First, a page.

Then bits of it started leaking out, and it seemed like she was mad at all the same people I was mad at, and baffled by all the same things I was baffled by, so I picked it up. It opens on election night, and I immediately started bawling like a baby. I'm still baffled by the reviews that called it an exercise in deflecting blame, because she accepts responsibility in this, she accepts so much responsibility that by the end I was going 'okay, it was your fault, I get it, enough already.' Mostly the book is her going: 'I was the candidate, the buck stops with me. But this was a weird election, and other things were happening. Here are some of them.' Which seems more than fair to me.

It did veer into the saccharine in places, mostly where she was talking about religion, but that might have been me being British and going 'ew, get this religion off my politics, it's all sticky'. And she does go on a fair bit about having won the popular vote, which is fair enough; in her position I would have had that tattood on my face.

I kind of want to say you done fucked up, America, but I feel like you already know that.

I have never been that interested in ancient Rome, but I have been extremely fond of Mary Beard ever since she got publicly lambasted for daring to go on Question Time looking like how you'd expect an oxbridge classics professor to look, while also being a woman, and shortly thereafter doing a BBC series on Calligula while wearing gold lame converse because zero fucks were given.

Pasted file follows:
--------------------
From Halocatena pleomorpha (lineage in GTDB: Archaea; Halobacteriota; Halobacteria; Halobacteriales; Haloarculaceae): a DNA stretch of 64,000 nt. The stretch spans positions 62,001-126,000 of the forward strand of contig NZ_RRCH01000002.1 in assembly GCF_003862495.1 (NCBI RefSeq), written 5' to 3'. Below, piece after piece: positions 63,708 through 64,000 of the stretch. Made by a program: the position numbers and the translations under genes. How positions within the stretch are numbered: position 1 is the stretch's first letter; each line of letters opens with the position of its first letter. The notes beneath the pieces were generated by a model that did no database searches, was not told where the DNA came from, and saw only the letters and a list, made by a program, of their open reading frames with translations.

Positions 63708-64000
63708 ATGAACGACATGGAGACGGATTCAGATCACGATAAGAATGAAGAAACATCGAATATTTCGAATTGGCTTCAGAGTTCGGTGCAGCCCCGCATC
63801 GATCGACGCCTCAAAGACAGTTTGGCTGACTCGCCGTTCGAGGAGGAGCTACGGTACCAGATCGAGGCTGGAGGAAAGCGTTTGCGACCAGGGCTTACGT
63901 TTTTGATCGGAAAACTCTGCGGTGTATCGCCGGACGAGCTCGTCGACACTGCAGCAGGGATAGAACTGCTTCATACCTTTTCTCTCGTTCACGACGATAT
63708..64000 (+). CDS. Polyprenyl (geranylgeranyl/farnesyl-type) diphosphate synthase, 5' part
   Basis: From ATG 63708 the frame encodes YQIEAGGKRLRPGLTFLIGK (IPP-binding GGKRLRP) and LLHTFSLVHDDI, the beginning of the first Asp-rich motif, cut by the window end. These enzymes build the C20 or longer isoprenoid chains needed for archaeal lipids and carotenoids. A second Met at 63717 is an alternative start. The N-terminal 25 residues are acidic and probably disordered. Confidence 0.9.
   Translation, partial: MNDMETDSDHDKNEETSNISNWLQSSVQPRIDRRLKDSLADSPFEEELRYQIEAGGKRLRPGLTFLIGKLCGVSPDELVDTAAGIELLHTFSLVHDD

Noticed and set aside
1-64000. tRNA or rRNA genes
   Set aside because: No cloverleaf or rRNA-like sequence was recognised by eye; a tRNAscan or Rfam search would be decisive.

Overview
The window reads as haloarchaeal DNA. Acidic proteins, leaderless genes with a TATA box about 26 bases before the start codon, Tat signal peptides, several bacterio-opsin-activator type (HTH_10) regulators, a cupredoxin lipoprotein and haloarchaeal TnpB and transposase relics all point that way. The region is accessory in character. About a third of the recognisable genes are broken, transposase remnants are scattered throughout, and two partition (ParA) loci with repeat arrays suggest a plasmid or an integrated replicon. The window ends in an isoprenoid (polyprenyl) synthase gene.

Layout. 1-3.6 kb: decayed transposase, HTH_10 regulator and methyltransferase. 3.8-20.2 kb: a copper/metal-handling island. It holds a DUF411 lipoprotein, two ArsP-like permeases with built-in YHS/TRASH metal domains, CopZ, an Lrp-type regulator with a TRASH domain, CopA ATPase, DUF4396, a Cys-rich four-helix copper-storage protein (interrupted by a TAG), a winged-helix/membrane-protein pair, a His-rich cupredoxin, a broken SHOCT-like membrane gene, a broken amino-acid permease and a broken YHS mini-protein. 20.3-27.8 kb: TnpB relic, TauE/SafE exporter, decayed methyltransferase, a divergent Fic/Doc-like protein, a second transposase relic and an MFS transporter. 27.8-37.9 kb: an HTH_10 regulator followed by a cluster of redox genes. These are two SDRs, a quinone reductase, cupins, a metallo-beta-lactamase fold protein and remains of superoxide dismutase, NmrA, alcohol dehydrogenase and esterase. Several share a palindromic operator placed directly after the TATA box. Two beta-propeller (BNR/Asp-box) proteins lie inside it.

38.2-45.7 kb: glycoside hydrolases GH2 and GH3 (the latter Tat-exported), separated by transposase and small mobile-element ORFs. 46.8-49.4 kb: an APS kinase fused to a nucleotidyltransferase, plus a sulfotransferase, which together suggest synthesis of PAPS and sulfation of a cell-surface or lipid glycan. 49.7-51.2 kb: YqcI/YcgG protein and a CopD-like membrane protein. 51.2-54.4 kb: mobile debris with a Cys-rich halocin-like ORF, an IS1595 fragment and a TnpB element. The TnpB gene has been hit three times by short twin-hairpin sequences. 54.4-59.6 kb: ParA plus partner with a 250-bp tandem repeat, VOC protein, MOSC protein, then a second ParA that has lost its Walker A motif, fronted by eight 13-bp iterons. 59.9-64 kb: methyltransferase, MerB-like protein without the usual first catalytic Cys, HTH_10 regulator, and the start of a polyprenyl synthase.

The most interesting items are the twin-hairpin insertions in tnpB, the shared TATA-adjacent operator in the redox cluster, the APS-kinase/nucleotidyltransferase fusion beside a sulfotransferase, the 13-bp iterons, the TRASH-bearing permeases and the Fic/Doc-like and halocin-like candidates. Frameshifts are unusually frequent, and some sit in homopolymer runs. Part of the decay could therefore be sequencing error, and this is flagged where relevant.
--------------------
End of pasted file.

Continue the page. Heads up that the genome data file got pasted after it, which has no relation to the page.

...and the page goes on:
Anyway, SPQR was very readable, even for someone who picked it up more out of feminist feeling for the author than interest in the subject matter.

I've talked before about how much I love Max Gladstone's godpunk Craft sequence, and on paper The Ruin of Angels should have been my favourite; it featured library heist and all the relationships were f/f, but it felt like the flaws of the previous books were writ large in this.

The worldbuilding always was the best thing about this series (and it is seriously fucking awesome) but here it felt like the books were starting to crumble under the weight of all that worldbuilding. The plot, such as it was, felt like we were just moving from one worldbuilding set-piece to another until everything happened in the last fifty pages. And the characters desperately tried to avoid telling each other plot relevant information in case that accidentally created some story momentum.

On the upshot, there's an admin demon who considers taking bloody, demonstrative action to stop people erroneously flagging intra-office mail as triple urgent, and a lady knight who breaks her lady love out of prison with the line: knights can rescue their ladies from towers; that's practically what knights are for.